Following his ‘dzi wo fie asem’ utterance during his interaction with the media earlier this year, President J.E.A Mills continues to come under intense criticism (some constructive; others irrational) home and abroad. Several individuals and organisations have been aggressive in their assertions that President Mills is a selfish and uncaring man, who is indifferent to happenings in his backyard-Cote d’Ivoire. It’s extremely important that ‘di wo fie asem’ is analysed within the context of prevailing circumstances:Preceding the President’s ‘dzi wo fie asem’ comment were statements that indicated that his agreement with ECOWAS on the following issues:Outarra won the Ivorian Presidential election in November 2010. Gbagbo ought to step down as President of Cote d’Ivoire.All peaceful diplomatic efforts must be pursued to get Gbagbo to hand over power.The inference of Presidents Mills’ ‘dzi wo fie asem’ utterance vis-à-vis the Ivorian situation, is that it will be extremely foolish for Ghana to commit troops to military intervention in Cote d’Ivoire, when:Ghana has serious social and economic problems of her own.A war in Cote d’Ivoire will set back Ghana’s economic gains.A war in Cote d'Ivoire will lead to a further destabilisation of the country.In the opinion of this writer, the situation in Cote d’Ivoire is not as bad as is being portrayed. ‘Misunderstanding’ or ‘dispute’ rather than ‘crisis’ best describes the happening in that country. The misunderstanding between Gbagbo and Outarra, I dare say, is trivial and can be resolved peacefully without any military intervention whatsoever. This probably explains why President Mills was so blunt in his affirmation that ‘military operation will not bring peace to Cote d’Ivoire’ and that Ghana will notcontribute troops to any such venture. One country that is aggressively advocating the option of military intervention in Cote d’Ivoire is Nigeria.According to the Daily Graphic of 25th January, 2010, Nigerian Foreign Minister, Odein Ajumogobia, has called on the United Nations Security Council UNSC) to authorise force in Cote d’Ivoire. Ajumogobia indicated that ‘the deadly crisis single-handedly precipitated by Mr Laurent Gbagbo will inevitably lead to anarchy and chaos, or worse, a full blown civil war.’He went on to add that ‘the Economic Community of West African States (ECOWAS) requires unequivocal international support through an appropriate United Nations Security Council Resolution to sanction the use of force.’‘This is the only way to legitimise the use of external force to effectively contain the increasingly volatile internal situation and would ensure an enduring peace in Cote d’Ivoire and the West African Sub-region’, he said. Ajumogobia concluded that the peace keeping mandate of the United Nations Operation Cote d’Ivoire (UNOCI), ‘has now however become inadequate to guarantee peace and security in the country’ and that ‘it’s time to look at the prospect of legitimate force.’ In the opinion of this writer, it is utterly unfortunate that Nigeria is aggressively advocating the use of military force in Cote d’Ivoire. This is a country that has been plagued by huge internal problems including militancy and sectarianism, which continue to lead to the loss of hundreds of Nigerian lives and damages to infrastructure and property to the tune of millions of dollars. This writer is tempted to believe that President Mills’ ‘dzi wo fie asem’ (mind your own business) utterance was directed at Nigeria.It has to be said that the situation in Nigeria is more deserving of a military intervention than the happening in Cote d’Ivoire.The happenings in the Niger-Delta area of Nigeria, wheremilitants relentlessly engage in killings, kidnappings and destruction of infrastructure, especially oil installations, and the happenings in Jos and Maduguri where fighting between Christian and Muslim gangs, continue to lead to the deaths of hundreds of people, are certainly worse and deserving of more attention that the happening in Cote d’Ivoire. What about sporadic incidences of bombings in some Nigerian cities ( The 2010 Independence Day bombings in Abuja easily come to mind)? Does it not form part of issues that should engage the undivided attention of the Nigerian government? I dare say, that it will be better for Nigeria to end the unnecessary ‘bravadoism’ and ‘machoism’ with regard to the Ivorian situation and concentrate on solving its own internal problems.The moneys being prepared for a war in Cote d’Ivoire should be expended on reducing poverty and improving electricity generation in that country. The troops Nigeria is preparing a war in Cote d’Ivoire should be deployed to Jos, Maiduguri and the Niger-Delta, so that law and order can be maintained in those places. This, needless to say, is the reasonable thing to do. The position of Ghana on the Cote d’Ivoire misunderstanding has been consistent and clear: we oppose any sort military intervention in Cote d’Ivoire as has been unequivocally and bluntly affirmed by the President and Commander-in-Chief of the Armed Forces, Prof. J.E.A Mills.The President’s position on Cote d’Ivoire, needless to say, is entirely in line with the position of Ghanaians who are not oblivious of the disastrous repercussions of a war in Cote d’Ivoire. Unlike Nigeria, not only Ghana does have serious economic interests in Cote d’Ivoire, the country also shares a border with that country. There is also an estimated one million Ghanaians living in that country and military intervention in Cote d’Ivoire will cause Ghana several problems including an unprecedented refugee situation. This writer envisages about two million Ivorians flooding into Ghana in the event of a war in Cote d’Ivoire and Ghana, already bedevilled with huge problems of poverty, unemployment, infrastructural backwardness and food insufficiency, will be incapable of feeding and housing them.It would be extremely unwise on our parts as Ghanaians, to invest millions of dollars in an unnecessary military expedition in Cote d’Ivoire when we are faced with more serious problems as a nation. It ought to be recognised, that Ghana’s decision not to contribute troops to military intervention in Cote d’Ivoire is in the best interest of both Ghana and Cote d’Ivoire. And we must continue to rigorously oppose the use of military force in that country. This writer finds it extremely difficult to see the wisdom in risking the lives of ECOMOG troops just to unseat Laurent Gbagbo as President and replace him with Ouattara? Where in this world has this ever happened? Where in this world has military intervention been used to resolve electoral disputes? It is an unprecedented event and West Africa shouldn’t be first to set such a negative, barbaric and regressive precedence. In the words of President Mills ‘it is not for Ghana to decide who becomes President in Cote d’Ivoire’; this is the wisest saying I have heard in relation to the Ivorian situation and other West African countries must take a cue from it.In our analyses of the Ivorian situation, we mustn’t fail to take cognisance of the following:Gbabgo is the legitimate President of Cote d’Ivoire as per the Ivorian constitution which stipulates that only the Ivorian Constitutional Council has the power to certify election results and declare a winner.Gbagbo has the unflinching support of the Ivorian ArmyGbagbo has the support of many Ivorians ( this explains why Ivorians have not taken to the streets to demand his removal as has been done in Tunisia and is being done in Egypt). It’s important, in view of the foregoing, that attempts to get Gbabgo to hand over power to Ouattara be done with a significant level of respect.Military intervention ought to be ruled out completely because it will only worsen the already volatile situation in that country as well as the plight of the Ivorian people.Rather than sacrifice the lives of ECOWAS soldiers and Ivorian civilians just to make Outarra President of Cote d’Ivoire, we should continue to explore all diplomatic means to restore understanding between the incumbent Gbagbo and Ouattara. Even if Gbagbo refuses to set aside for Ouattara, despite the sanctions that have been placed on Cote d’Ivoire, a number of other options such as a recount of the election votes, a re-run of the election and even power sharing could still be explored. The preceding options, needless to say, are better for Cote d’Ivoire than a military intervention that could lead to the death of tens of thousands of people and the displacement of millions.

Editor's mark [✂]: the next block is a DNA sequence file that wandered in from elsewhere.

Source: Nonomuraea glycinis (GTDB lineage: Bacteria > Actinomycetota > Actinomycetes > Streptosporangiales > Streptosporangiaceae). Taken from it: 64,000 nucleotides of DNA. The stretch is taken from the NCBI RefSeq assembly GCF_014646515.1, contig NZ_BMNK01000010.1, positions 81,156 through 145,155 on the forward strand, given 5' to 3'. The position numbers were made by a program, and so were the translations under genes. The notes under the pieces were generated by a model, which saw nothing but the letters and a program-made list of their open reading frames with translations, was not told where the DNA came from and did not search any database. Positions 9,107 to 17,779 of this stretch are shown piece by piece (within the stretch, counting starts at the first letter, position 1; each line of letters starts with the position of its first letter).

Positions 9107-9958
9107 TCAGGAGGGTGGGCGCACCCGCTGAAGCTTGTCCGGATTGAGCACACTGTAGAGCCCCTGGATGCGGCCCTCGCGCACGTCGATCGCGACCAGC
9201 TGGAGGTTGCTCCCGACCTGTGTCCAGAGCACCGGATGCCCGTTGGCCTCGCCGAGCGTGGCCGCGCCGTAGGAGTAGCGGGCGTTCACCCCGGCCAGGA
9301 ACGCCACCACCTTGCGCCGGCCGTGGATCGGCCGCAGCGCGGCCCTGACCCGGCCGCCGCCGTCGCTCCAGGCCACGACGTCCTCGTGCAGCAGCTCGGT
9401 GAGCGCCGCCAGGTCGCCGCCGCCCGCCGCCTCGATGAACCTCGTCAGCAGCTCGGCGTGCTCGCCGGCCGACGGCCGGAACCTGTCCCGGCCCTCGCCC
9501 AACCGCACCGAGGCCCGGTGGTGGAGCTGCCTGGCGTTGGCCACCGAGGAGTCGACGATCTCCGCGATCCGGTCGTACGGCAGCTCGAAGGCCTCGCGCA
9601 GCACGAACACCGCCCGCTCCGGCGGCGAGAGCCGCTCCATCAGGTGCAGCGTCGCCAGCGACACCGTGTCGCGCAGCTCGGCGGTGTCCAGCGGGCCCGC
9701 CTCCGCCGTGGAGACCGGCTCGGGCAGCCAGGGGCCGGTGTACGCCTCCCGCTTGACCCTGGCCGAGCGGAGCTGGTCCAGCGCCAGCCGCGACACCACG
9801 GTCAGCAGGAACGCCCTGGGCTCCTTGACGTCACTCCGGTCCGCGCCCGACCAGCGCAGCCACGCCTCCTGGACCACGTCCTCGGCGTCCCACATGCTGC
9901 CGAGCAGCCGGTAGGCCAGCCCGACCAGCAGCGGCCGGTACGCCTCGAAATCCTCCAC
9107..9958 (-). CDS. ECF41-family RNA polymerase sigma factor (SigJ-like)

Source: Samuel K. Obour email@example.com